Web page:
From this time on the US imperialists made their position clear to the Arab Middle East governments. They would endeavour to persuade the Israeli government to withdraw “voluntarily” to the boundaries existing before the war of 1967. And if those attempts failed, they would hold back (without discontinuing entirely) their military “aid” to Israel and would tacitly approve of an all-out war on the part of the Arab state provided:
1) the Palestine national liberation movements were effectively liquidated; and
2) the representatives of Soviet imperialism were expelled from the Arab states.
Whatever the military outcome of such a war might be, it would gravely weaken the military and economic power of Israel and facilitate the imposition upon its government of a new cease-fire compelling it to accept the terms of the Security Council resolution of November 1967. The European imperialist powers – even more dependent upon Middle East oil than the USA – could be depended on to take the initiative in this imposition.
In 1970 and 1971 the US government pressed its “peace plan” through visits to, the Middle East by Secretary of State William Rogers, Assistant Secretary of State: Joseph Sisco, and diplomats Donald Bergus and Michael Sterner. The Israeli government, over-confident of its position, refused to consider withdrawal to its old frontiers.
Meanwhile, using as a pretext the hi-jacking of several airliners to Jordan by Palestine commandos, in September 1970 King Hussein of Jordan launched a large scale offensive against the national liberation forces within Jordan; this offensive was resumed in July 1971, after which Hussein announced that the resistance forces within Jordan had been completely liquidated.
In April 1973 the government of Lebanon, using as pretext the Israeli commando raid against Palestinian guerillas near Beirut in February, launched an offensive against the Palestinian national liberation forces within Lebanon. The attack ended in May after the guerilla’s had suffered heavy casualties.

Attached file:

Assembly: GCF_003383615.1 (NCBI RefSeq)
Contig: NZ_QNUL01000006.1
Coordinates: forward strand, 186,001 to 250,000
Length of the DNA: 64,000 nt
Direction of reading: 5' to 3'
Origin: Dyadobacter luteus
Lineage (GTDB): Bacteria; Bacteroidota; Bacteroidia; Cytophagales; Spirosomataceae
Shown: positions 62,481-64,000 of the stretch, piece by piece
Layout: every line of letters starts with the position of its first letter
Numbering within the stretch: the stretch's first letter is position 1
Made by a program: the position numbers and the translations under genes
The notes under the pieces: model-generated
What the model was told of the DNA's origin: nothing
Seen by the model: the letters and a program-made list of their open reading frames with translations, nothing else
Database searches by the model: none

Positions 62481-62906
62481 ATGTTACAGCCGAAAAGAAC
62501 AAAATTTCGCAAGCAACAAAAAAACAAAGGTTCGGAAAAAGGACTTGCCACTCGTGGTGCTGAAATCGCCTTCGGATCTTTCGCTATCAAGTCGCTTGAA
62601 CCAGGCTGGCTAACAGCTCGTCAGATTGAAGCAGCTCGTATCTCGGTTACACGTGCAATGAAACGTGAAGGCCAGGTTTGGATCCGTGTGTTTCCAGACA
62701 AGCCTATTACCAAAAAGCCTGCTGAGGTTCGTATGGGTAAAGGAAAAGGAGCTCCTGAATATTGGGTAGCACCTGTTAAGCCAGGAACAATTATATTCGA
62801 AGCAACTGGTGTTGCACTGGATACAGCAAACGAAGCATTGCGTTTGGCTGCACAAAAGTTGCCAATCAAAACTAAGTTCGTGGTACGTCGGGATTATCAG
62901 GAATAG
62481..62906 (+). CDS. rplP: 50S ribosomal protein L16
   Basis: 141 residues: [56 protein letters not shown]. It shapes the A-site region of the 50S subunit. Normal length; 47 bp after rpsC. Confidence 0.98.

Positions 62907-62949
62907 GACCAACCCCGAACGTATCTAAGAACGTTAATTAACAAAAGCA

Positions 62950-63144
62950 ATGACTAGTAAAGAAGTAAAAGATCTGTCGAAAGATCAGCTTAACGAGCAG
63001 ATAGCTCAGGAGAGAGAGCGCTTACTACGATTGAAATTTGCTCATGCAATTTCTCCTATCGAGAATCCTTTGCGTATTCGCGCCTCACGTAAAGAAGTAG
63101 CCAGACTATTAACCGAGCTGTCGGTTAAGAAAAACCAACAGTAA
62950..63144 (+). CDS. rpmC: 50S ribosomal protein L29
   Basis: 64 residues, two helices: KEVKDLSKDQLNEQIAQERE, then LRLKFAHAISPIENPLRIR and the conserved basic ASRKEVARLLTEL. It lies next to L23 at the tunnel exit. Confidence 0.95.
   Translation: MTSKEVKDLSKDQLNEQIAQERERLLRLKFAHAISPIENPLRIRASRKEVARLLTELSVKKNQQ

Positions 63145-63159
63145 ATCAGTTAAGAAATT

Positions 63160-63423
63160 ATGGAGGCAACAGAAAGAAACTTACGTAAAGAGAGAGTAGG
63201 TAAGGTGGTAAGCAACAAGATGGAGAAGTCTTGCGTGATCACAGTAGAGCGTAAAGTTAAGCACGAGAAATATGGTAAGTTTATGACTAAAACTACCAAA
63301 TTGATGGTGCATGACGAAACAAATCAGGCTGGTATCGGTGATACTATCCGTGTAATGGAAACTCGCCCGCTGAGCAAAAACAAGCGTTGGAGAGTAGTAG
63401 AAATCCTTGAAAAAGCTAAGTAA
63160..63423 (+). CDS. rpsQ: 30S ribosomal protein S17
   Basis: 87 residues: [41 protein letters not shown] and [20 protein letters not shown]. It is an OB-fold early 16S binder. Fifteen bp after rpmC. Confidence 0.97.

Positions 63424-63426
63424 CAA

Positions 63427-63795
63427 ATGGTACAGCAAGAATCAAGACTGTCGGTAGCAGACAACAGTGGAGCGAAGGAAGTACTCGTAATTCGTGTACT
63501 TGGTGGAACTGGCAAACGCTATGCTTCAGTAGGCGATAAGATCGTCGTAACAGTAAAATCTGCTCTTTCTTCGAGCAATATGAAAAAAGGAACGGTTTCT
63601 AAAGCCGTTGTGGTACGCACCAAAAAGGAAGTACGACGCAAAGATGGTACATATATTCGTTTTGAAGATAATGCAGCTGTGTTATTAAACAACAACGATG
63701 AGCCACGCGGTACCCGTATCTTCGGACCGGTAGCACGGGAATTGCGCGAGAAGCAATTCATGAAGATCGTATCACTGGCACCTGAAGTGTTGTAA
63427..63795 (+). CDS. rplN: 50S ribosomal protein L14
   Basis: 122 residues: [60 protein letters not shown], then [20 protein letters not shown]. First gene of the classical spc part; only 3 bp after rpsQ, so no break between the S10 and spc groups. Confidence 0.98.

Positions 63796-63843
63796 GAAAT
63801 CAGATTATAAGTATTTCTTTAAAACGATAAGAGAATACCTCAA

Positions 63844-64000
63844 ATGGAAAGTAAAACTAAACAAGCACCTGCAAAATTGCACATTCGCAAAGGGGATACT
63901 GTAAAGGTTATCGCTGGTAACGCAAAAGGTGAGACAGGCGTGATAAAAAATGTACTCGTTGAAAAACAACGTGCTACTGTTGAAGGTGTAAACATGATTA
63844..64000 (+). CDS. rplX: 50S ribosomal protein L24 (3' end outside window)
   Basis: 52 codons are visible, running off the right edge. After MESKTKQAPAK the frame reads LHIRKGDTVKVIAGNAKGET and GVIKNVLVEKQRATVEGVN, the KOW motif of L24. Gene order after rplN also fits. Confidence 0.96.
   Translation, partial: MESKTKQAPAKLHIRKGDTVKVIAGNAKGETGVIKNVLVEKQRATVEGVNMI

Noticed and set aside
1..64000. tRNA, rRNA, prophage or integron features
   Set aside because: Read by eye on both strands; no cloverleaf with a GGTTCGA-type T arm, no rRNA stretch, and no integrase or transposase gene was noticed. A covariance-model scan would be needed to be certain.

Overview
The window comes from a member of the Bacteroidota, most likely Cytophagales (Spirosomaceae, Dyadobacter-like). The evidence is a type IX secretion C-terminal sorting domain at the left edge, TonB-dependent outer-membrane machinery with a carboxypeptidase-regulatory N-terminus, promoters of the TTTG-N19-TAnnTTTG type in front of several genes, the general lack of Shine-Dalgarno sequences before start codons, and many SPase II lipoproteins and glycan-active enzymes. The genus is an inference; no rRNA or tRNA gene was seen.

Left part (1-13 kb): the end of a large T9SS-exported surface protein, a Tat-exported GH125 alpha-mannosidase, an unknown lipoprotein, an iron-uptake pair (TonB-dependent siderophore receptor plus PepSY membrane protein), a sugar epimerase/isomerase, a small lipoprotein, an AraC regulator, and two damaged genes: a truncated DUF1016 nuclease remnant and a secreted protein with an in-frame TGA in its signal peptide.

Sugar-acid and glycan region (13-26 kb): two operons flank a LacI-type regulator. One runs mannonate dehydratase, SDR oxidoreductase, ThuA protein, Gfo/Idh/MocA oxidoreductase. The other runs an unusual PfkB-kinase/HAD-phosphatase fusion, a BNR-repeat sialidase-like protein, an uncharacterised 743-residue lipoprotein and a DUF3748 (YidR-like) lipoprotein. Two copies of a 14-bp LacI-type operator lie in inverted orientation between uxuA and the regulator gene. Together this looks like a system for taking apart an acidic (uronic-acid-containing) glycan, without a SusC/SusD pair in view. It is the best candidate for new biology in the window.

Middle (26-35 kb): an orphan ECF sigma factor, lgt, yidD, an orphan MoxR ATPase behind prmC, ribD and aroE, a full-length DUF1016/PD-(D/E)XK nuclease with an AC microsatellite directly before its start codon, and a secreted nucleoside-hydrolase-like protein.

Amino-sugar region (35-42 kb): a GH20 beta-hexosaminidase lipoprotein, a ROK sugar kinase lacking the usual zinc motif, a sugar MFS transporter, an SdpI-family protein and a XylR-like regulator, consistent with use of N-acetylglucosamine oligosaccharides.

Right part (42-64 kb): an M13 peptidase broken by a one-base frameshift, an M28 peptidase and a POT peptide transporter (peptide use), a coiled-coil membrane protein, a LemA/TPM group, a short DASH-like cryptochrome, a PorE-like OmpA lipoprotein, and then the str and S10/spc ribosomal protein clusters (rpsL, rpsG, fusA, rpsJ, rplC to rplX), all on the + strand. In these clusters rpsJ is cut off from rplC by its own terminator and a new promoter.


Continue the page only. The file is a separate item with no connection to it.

Meanwhile, the Egyptian government took action against the representatives of Soviet neo-imperialism, as described at the time in the MLOB’s journal RED FRONT:
Since the death of Nasser, two conflicting trends have emerged within the Egyptian capitalist class – each standing for a different method of trying to solve the problem of the continuing occupation of Egyptian territory by the troops of their U.S. dominated neighbour, Israel.
One section, headed by former Vice-President Ali Sabry, favoured the adoption of a phoney programme of “socialism” as a pretext for completely subordinating Egypt to Soviet neo-imperialism in an alliance which would force Israel to retreat from her present positions.
The other section, headed by President Anwar Sadat himself, favoured confederating Egypt with Syria and Libya, in order to offer to subordinate this confederation, to US imperialism in return for US pressure, on her Israeli puppets to withdraw their forces.
The US imperialists having indicated their interest in this second line of approach, the President dismissed Ali Sabry on the eve of the visit to Egypt by US Secretary of State William Rogers, at the beginning of May 1971.
Soon afterwards several hundred prominent persons associated with the pro-Soviet faction within the capitalist class – including Ali Sabry; the Secretary-General of the ruling “Arab Socialist Union”, Abdul Nur; six Cabinet Ministers, including the Minister of Defence, General Mohammed Fawzy, and the Minister of the Interior, Sharawy Gornaa – were arrested in the name of “preserving the independence of Egypt from a coup engineered by a foreign power”.